Glue Ear

Most often occuring in children, Glue Ear presents as a buildup of fluid in the middle ear canal.  It’s a health condition that usually clears itself up within several months, the ear is self cleaning and usually has appropriate access to the throat and lymphatic systems.  Most often doctors won’t need to issue treatment, but will advise on how to care and protect the ear while suffering from this problem.

Glue ear seems to cause tinnitus by dramatically reducing the passage of sound waves through the ear canal. This leaves the ear’s hair cells to try to interpret the silence or change in sound ineffeciently.

Perforated Eardrum

Trauma to the eardrum can cause massive damage to both the physical workings of the inner ear as well as the hairs and conducting nerves. These are so important because they relate the electrical impulses back to the brain that represent the sound waves that hit the eardrum.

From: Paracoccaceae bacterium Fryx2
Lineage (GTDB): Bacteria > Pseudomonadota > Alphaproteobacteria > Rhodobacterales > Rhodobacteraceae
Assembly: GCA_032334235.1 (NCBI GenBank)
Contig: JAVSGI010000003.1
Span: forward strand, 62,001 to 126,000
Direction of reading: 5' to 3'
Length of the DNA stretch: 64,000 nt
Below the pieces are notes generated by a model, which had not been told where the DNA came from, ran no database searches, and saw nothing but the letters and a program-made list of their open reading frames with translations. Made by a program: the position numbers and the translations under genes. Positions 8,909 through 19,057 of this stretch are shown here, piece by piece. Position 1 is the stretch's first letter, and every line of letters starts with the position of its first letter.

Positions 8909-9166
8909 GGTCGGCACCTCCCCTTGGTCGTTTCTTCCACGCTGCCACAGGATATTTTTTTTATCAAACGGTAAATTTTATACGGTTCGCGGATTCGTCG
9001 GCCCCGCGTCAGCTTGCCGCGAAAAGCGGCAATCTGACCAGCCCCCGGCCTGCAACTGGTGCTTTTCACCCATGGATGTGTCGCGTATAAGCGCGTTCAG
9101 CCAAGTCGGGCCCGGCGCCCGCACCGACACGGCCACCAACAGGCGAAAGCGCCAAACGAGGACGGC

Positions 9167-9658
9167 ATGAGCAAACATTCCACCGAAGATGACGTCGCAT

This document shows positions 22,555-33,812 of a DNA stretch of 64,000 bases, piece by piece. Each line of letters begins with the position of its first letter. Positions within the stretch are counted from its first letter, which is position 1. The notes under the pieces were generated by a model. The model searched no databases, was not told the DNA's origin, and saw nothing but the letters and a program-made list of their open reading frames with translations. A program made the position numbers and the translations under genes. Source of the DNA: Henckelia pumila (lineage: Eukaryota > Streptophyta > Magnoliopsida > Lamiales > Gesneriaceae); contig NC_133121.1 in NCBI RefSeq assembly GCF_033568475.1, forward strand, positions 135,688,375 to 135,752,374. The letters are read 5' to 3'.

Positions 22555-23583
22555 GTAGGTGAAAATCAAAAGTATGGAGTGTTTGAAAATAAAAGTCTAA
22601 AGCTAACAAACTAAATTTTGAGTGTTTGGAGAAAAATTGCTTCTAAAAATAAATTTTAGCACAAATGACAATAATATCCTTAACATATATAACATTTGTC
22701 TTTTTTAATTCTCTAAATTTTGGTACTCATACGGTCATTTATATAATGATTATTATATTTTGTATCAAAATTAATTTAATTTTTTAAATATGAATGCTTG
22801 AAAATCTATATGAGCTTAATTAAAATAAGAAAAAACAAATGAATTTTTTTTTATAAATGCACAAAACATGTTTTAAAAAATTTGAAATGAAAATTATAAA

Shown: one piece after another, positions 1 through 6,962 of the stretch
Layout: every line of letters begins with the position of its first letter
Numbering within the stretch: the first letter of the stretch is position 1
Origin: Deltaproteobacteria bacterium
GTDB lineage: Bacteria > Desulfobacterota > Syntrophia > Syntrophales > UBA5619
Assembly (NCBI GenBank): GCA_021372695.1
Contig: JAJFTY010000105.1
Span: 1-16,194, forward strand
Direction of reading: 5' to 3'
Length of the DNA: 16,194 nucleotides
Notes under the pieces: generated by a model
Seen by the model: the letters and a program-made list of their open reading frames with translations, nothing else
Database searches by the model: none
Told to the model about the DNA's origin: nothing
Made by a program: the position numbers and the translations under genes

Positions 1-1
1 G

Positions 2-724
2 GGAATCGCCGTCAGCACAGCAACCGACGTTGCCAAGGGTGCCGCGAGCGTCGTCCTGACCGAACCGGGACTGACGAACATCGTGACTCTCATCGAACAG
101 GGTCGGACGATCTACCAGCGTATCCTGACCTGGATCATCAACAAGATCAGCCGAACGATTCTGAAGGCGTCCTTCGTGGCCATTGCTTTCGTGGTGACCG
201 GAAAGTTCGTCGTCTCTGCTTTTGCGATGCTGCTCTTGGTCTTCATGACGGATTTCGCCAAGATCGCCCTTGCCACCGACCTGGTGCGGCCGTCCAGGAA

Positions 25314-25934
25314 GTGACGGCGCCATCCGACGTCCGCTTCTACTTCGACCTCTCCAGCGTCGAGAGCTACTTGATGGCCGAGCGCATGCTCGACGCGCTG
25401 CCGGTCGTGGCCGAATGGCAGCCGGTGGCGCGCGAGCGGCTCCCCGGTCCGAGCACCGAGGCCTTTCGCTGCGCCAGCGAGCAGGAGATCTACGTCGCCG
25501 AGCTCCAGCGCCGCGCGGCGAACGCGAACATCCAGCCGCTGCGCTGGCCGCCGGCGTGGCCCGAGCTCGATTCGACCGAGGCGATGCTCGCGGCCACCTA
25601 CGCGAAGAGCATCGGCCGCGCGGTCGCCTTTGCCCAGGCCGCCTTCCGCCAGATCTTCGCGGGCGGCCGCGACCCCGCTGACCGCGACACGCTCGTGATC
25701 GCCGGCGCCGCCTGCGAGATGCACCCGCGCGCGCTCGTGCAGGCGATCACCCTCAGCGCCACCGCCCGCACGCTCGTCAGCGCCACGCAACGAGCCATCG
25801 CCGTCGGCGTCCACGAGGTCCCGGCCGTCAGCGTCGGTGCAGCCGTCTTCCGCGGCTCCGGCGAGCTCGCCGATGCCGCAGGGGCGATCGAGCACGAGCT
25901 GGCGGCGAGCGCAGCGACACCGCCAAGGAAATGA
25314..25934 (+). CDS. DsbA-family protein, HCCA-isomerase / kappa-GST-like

Such critical damage can often heal itself over time, but can result in a whining or ringing that’s hard to block out.  This form of tinnitus is often temporary while the delicate tissue heals itself, but depending on the severity, it can last longer.

Seeking the advice of an ENT physician would be highly encouraged.  They will be able to accurately evaluate the damage and suggest an appropriate course of treatment. This will promote healing faster and more fully, with a better chance of eliminating the tinnitus.

Quiet Mind is a blog dedicated to turning a critical eye to tinnitus treatments and supplements.  So many don’t work and are overhyped, we’re here to shed some light on some of the scams and successful products that claim to stop the ringing.